PALHALAN, INDIAN-ADMINISTERED KASHMIR – Shameema Jan, 48, peers out of a small window to see what is causing the commotion outside her home in Palhalan village, 20 miles north of Kashmir’s capital, Srinagar. It’s a group of young men, swarming and filled with with rage, gripping stones in their hands and shouting slogans against Indian rule, calling for freedom.

“Adil!” she yells.

Jan’s son, Adil Ahmed, 22, is trying to sneak out of his room to join the street protest. His mother grabs his arms and pulls him back inside.

“I can’t bear another tragedy!,” she screams at him. “I am already broken.”

Ever since her husband was killed by the Indian army in 1999, Jan has struggled to keep her only son away from the deadly political turmoil in Kashmir, the Muslim-majority territory divided between India and Pakistan and claimed by both. Like thousands of Kashmiri women whose militant husbands have died in the 30-year counterinsurgency campaign, Jan was left with little education, no means of supporting her family and no help from the government or her community. And like many of those widows, Jan also finds herself having to constantly fight to stop her son from meeting his father’s fate.

“It becomes difficult to hold him back in situations like these,” Jan says, referring to the latest uprising, sparked when Kashmiri rebel commander Burhan Wani was killed by Indian armed forces in a shootout in July. “Like other young men [who protest the Indian rule], he also wants to go out. But how can I let him go? He is my only hope.”

Jan’s struggle for survival began in the early 1990s, when her husband, Muhammad Ramzaan Malik, voluntarily crossed over to the other side of the Line of Control into Pakistan to receive arms training and fight for Kashmir’s independence. When he died, Jan and Ahmed joined the list of over 129,600 Kashmiri widows and orphans created since 1990, according to late sociologist Bashir Ahmad Dabla in his book “Widows and Orphans in Kashmir.” Families like Jan’s, where the head of the household has been killed in the clashes, are an “extremely suffering” population in present-day Kashmir, writes Dabla. Mothers and children face depression, lack of education, dire economic conditions and health deterioration.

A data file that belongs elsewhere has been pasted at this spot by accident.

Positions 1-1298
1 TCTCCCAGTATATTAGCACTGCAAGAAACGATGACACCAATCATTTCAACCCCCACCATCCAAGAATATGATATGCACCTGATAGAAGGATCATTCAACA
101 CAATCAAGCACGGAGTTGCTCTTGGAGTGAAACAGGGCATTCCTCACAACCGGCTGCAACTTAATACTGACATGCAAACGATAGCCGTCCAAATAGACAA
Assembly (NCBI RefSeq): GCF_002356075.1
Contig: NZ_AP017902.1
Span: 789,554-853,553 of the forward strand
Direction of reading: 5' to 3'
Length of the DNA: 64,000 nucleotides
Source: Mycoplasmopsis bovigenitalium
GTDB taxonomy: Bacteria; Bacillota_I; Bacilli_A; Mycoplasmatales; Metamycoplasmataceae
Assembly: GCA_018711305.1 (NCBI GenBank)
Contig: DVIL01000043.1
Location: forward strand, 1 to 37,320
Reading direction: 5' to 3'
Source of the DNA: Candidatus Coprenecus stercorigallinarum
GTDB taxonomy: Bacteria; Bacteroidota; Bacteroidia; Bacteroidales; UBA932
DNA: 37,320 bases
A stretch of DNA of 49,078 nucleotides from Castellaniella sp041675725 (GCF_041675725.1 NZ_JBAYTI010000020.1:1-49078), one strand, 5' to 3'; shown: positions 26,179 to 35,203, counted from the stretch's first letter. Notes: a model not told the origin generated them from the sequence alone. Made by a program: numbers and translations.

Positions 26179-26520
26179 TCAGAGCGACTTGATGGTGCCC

“We’ve been living on the edge,” says Jan, rummaging through old photos of her husband.

For her, all hopes for the family’s future rely on her son. She wants him to pursue higher education and become a professor. The struggle for education is, in part, aimed at regaining the family’s social status now that the community has “turned their back on us,” says Jan. When Malik was killed, friends and neighbors sang azaadi (freedom) songs and applauded Jan for her husband’s “martyrdom.” But soon after, Jan, her son and her two daughters were abandoned by those same people, she says.

“When a militant is ‘martyred’ in Kashmir, people in their thousands attend his funeral and salute his martyrdom,” says Abdul Qadeer, who runs the People’s Rights Movement, an organization of former local militants. “But when time passes, the same people forget and ignore his family.”

Qadeer would like to see communities creating small local groups dedicated to supporting the families of militants who have died, especially to keep the children in school. Some regional orphanages will take in the children of widows until they complete their schooling, and even offer scholarships. But with no support from her community and not wanting to send her children away, Jan approached various groups for help, including her local government officials and Jamaat-i-Islami, the politico-religious parent organization of the Kashmir-based Hizbul Mujahideen militant outfit. But she got none.

“I have lost hope in pro-freedom groups as well as the government,” she says. “Our children are traumatized. They have only seen hopelessness, and we yearn for their better future.”

With little to no education, Kashmir’s militant widows often turn to manual labor to make ends meet. Jan, who has lost sight in her left eye, now works as domestic help. But even as she struggles to make enough money to feed her family, “My only concern has been to keep my child safe,” she says.

Like so many other mothers in the village left to take care of their families on their own, Jan becomes anxious every time a protest takes place or rebels and government forces clash. Ahmed is frequently harassed by Indian authorities due to his father’s background, says Jan, so she is “forced to confine him to his room until the peace returns.”

But there’s no knowing when that will be. “It was never easy to breathe as a militant’s wife, and now as a militant widow,” Jan says. “One just can’t breathe easily.”

Originally appeared in News Deeply

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